In the last week, I have done this project with a Spanish teacher, a world history teacher, and an English teacher. The history teacher focused on totalitarian leaders during World War II – see details here. The English teacher focused on Realist authors – see details here. The Spanish teacher focused on Cuban revolutionary figures – see details here. Next week, an English teacher wants to do it with English Romantic poets and a US history teacher wants to do it with important figures from the 1960s.

In all 3 classes that have done a variant of the project, the students were interested, engaged, and produced good work. One of the teachers actually made a point to stop by to tell me that she heard the kids saying “This is cool” and enthusiastically showing the students who had been absent how to work on the project. The teachers were all enthusiastic and that carried over to the students. The students were interested and enthusiastic; the students’ hard work and interest then refreshed the teachers and classroom morale went up, at least for a little while. I only have access to 2 examples (They were turned into their classroom teachers, not to me.) at the moment. Here is one on Emily Dickinson and one on Fidel Castro.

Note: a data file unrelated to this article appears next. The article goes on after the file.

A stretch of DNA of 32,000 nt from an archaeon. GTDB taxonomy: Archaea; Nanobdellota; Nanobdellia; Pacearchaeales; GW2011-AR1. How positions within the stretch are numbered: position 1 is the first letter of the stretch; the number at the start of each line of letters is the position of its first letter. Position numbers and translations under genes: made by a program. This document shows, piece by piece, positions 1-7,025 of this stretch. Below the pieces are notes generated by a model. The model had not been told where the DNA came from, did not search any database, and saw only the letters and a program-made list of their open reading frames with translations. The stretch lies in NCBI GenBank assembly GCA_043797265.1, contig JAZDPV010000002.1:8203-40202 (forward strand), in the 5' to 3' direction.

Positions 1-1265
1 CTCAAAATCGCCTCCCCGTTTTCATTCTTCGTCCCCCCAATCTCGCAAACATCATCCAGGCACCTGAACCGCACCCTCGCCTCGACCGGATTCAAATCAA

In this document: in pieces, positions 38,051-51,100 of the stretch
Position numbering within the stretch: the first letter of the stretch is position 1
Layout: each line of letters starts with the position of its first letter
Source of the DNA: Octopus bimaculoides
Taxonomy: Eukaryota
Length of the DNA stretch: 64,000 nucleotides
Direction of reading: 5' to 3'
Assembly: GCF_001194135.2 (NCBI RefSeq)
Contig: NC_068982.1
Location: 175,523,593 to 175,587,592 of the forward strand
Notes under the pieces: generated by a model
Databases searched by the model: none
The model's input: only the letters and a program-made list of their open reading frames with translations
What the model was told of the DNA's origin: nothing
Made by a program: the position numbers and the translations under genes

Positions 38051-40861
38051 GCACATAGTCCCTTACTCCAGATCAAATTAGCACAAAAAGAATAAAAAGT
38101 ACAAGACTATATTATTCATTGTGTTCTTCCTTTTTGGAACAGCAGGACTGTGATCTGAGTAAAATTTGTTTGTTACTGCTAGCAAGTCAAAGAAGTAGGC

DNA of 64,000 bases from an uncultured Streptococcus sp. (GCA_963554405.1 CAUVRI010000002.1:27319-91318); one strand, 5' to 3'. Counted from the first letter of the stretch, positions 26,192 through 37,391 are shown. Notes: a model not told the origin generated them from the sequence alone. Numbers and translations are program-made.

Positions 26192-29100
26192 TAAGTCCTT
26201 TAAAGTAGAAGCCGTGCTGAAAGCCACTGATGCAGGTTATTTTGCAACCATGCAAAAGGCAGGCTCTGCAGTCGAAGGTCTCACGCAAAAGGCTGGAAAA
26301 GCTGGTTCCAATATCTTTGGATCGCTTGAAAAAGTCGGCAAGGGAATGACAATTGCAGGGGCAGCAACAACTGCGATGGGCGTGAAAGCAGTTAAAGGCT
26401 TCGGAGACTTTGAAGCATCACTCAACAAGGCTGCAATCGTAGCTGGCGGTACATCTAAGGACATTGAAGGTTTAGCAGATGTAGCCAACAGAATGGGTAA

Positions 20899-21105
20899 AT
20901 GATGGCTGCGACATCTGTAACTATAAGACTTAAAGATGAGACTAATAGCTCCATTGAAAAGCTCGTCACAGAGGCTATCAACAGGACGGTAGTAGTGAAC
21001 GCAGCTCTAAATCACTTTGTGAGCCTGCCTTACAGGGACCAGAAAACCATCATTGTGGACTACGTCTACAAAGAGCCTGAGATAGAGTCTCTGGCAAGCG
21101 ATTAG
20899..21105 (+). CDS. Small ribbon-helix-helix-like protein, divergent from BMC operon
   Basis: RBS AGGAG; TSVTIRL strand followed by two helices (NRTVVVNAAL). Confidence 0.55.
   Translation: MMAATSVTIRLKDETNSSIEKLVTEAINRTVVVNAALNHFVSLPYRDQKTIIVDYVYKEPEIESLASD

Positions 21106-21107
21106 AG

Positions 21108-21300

There are several aspects of this lesson that I think are worth noting. Obviously, it is important that students like it, at least so far. However, there are also some important educational points. Compared to a normal report, this type of assignment is almost impossible to plagiarize. It forces students to try to understand what would have been important enough to the person that they are studying to write about. They need to make important connections between their historical figure and larger world during that time period. If anything, research may be more intensive than during a normal report. They have to have an understanding of not only the person that they are studying, but the time period, the culture, the place, the language, and other important figures from the time period.